In conclusion the future home console prospects of Square-Enix’s Japanese branch is a question of wither or not they will be able to incorporate design elements into their future products that fall better in line with global sentiments while at the same time avoiding the pitfall of trying to outright imitating other properties which is the easy road so far having caused many Japanese casualties on their path to global success.

Another factor that hindering their success is the lack of internal focus and organization that is continually causing majour delays to internal productions such as the upcoming Final Fantasy Versus XIII. These internal inefficiencies are an hindrance to Square’s traditional flexibility, and prevents them from responding to shifts in a promptly manner.

Yet another factor working against them is their vast experience with making high quality computer animation. The choice to prioritize story telling over gameplay in Final Fantasy XIII led to its mostly linear design which became the focus of much criticism. Much of the story in FFXIII was conveyed through use of elaborate pre-rendered animated sequences and their next title Versus seems to feature a similar heavy use of such sequences.

This practice, while partly responsible for Square’s success in the past, is now a detriment as use of lengthy FMV sequences are out of vogue in modern game design, and for a good reason.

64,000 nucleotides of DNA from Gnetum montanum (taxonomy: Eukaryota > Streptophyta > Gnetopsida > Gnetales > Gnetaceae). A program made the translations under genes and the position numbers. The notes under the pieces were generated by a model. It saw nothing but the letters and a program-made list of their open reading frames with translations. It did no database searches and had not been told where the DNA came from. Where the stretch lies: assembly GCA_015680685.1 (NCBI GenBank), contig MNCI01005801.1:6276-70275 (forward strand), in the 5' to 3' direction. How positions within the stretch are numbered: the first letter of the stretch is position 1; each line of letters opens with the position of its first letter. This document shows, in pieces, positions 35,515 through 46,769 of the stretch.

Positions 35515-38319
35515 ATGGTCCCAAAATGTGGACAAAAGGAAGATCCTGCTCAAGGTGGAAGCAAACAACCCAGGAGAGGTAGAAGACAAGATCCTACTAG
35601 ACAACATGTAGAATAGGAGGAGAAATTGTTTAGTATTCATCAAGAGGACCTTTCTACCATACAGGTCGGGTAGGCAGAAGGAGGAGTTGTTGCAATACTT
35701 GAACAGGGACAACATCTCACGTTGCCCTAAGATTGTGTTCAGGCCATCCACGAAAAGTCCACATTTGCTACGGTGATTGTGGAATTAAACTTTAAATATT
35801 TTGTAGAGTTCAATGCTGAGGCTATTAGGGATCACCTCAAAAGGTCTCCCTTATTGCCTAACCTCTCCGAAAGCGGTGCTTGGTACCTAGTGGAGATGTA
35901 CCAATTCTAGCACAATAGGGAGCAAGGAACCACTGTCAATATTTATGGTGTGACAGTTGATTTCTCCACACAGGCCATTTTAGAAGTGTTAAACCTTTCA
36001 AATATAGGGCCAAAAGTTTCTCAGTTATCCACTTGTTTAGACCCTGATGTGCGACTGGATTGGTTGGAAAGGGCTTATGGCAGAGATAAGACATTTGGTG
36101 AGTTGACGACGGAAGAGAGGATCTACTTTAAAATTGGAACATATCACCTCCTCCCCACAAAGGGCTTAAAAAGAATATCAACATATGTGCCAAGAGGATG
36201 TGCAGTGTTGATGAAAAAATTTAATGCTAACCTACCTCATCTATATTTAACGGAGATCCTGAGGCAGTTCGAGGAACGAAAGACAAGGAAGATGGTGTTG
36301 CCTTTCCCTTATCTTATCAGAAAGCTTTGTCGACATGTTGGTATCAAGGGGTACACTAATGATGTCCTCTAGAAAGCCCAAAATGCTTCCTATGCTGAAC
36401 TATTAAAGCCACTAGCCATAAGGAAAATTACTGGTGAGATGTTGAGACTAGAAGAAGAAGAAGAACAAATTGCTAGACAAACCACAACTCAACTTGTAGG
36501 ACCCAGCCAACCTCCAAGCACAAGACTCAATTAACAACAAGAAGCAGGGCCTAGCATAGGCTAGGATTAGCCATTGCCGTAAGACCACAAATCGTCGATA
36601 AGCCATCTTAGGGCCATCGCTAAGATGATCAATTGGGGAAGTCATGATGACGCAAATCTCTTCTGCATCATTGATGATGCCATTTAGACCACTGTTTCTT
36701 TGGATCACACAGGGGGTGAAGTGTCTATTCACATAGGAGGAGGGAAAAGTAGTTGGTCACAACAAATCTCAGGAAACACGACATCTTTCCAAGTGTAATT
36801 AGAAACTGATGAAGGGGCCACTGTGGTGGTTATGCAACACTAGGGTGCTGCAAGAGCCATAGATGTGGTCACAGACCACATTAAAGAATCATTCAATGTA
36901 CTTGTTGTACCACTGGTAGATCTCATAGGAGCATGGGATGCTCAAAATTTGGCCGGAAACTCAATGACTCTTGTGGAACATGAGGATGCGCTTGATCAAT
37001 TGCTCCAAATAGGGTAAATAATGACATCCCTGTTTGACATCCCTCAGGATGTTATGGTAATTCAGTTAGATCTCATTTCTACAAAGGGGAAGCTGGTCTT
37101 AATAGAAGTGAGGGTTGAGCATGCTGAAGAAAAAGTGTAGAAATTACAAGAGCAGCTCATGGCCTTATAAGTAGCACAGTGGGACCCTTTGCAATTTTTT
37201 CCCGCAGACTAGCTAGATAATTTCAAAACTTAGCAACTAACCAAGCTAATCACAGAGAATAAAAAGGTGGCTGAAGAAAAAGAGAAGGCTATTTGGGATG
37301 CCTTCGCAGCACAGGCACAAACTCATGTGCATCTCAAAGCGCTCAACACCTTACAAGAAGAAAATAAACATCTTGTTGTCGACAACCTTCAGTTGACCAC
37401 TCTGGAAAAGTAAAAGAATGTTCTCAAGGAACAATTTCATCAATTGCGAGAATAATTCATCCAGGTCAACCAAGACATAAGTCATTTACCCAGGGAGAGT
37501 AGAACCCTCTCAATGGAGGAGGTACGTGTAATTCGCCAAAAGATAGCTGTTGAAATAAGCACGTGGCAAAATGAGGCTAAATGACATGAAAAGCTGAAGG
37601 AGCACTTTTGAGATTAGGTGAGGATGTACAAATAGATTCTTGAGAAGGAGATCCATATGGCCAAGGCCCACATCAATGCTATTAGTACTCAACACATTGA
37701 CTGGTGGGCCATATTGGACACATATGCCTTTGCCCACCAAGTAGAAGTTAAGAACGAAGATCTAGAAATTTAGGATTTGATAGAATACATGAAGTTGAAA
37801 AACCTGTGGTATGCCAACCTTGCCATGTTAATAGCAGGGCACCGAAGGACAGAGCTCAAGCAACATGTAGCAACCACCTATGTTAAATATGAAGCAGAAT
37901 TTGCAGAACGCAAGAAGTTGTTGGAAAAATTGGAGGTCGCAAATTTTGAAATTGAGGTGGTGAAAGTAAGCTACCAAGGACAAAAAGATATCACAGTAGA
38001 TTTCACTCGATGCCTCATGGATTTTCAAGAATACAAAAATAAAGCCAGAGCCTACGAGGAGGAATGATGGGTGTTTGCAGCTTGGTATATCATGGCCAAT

Yet, despite criticisms and its troubled development FFXIII was still a sales hit with 5 million units sold. Thus the franchise remains a very good and profitable property in Square’s hands and the their future prospects are still very bright, though somewhat dimmed.

Therefore, unlike the other two of the former triumvirate they are the one most interesting to keep an eye out for as their behavior over the next few years will be the main determining factor of their fate. If they manage to successfully listen to and please a global audience by making a number of prudent changes to their design philosophy going forward then they will likely retain their global seat. Alas such as it is they are currently in danger of losing their grip on the global market in lieu of a few bad decisions going forward.

The next part of this series continues to look at notable Japanese developers and their respective home console strategies.